I believe strongly that representation and diversity are important. When I was younger, as a little, weird brown kid, I didn’t see any positive images of people that looked like me. And there was a certain amount of self-hatred that came out of that, which I wouldn’t wish on anyone. The stories they tell through mass media are really powerful. If you look at something like racial bias, when someone acts out of fear or does something violent towards someone who is different from them, it’s often because they’ve been told stories that they should be afraid of that kind of person. So, changing that narrative becomes something that is really important.
I’ve participated in a lot of different types of activism, but I think the most important one is to begin to change people’s perceptions through my acting work… But I also volunteer a good deal and helped start a support group for LGBTQ people of Muslim background a few years ago. There really was no mosques that would mentor LGBTQ people without any kind of judgment, so it felt very necessary and I learned a lot from that experience.”
It is so great to interact with someone like Amin El Gamal who believes so strongly in not only changing the world, but bringing it together whether it be through social activism or acting. Speaking of acting, I went to ask him what fans can expect from the Prison Break revival in relation to the original series.
“The playing field is much larger than in previous seasons and the story unfolds on an international scale. You can expect a lot of action, a lot of fighting. I actually went through boxing and arms training for the role and I had to learn stick shift for some chases. So there will be a lot of that, but the themes of brotherhood, loyalty, and sacrifice that were hallmarks of the original series will also be strong in this season, as well. Also, I think the production value is going to be higher. This season is definitely a product of how TV is being made today – it’s very sweeping and cinematic. So, you can expect to be visually delighted.”
Aside from Prison Break, Amin El Gamal is also a regular on TNT’s The Librarians which has just been renewed for a fourth season. Here is what he had to say about the show and his character.
“In The Librarians, I play Apep, the Egyptian god of chaos. Apep’s spirit has been unleashed and he possesses various characters throughout the season with the ultimate goal of destroying the world. The last person he possesses is played by none other than Vanessa Williams, so I had the amazing privilege of working with her. That was a real treat.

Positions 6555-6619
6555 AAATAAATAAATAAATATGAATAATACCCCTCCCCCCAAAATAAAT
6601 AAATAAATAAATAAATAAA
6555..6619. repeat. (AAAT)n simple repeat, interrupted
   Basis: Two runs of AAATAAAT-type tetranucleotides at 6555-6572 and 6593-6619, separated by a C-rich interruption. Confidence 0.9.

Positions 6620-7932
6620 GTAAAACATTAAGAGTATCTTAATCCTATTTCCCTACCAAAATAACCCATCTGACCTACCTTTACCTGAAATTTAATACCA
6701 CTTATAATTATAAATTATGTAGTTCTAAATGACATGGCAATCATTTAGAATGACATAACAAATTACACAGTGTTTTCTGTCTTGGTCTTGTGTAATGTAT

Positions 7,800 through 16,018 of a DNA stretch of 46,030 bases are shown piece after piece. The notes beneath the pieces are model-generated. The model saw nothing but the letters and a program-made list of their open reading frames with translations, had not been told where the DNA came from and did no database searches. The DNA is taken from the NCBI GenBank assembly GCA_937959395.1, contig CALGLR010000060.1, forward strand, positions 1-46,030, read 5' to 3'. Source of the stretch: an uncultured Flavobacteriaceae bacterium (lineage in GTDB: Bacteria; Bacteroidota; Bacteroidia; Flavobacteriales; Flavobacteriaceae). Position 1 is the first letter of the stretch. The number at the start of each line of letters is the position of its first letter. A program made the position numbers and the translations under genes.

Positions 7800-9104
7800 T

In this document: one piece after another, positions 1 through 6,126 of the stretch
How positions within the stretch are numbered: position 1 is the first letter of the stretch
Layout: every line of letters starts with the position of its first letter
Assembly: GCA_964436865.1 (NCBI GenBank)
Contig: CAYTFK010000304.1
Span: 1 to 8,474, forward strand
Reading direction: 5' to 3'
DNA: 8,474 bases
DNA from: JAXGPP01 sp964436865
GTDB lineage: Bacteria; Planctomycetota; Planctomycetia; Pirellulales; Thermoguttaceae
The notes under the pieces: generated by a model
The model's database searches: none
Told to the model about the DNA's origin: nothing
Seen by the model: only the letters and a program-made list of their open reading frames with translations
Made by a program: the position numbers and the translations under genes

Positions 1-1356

As you know, I am actually of Egyptian ancestry, and I’ve always wanted to play an ancient Egyptian. Apep is a real god, he’s like the super villain against Ra, the sun god. So, yet another villainous character based on mythology! I really love the researching phase when I’m working on a character and I got to do a lot of that for this role too. In the show, Apep recites some chants, which were actually pulled from a real ancient Egyptian text, which I thought was creepy and cool. I had a blast building such a larger-than-life character and, with the aid of some killer CGI, I think we really pulled it off.”
I concluded the interview by asking Amin if he had ever seen the classic the Universal Monsters movies.
“Yes, Boris Karloff. I saw The Bride of Frankenstein again recently on TV. What an amazing performance. Again, an actor who was very naturally empathetic playing a monster. People always ask actors why they say it’s so much fun to play villains and I think part of it is the challenge. Actors love challenges and it’s a real challenge to bring complexity and humanity to someone who’s been branded a villain or a monster or evil. Also, you just get to do so many absolutely crazy things that you’d never get to do as a reasonable person, so that’s always really fun too.”
Be sure to look for Amin El Gamal on The Librarians which airs Sundays at 8pm on TNT and on Prison Break which premieres April 4th on Fox (check your local listings)
*Universal Monsters Universe would like to thank Amin El Gamal for taking the time to speak with us and for Kasey Kitchen of East 2 West Collective for setting up the conference call.*
(Joe Grodensky – @JoeGrodensky)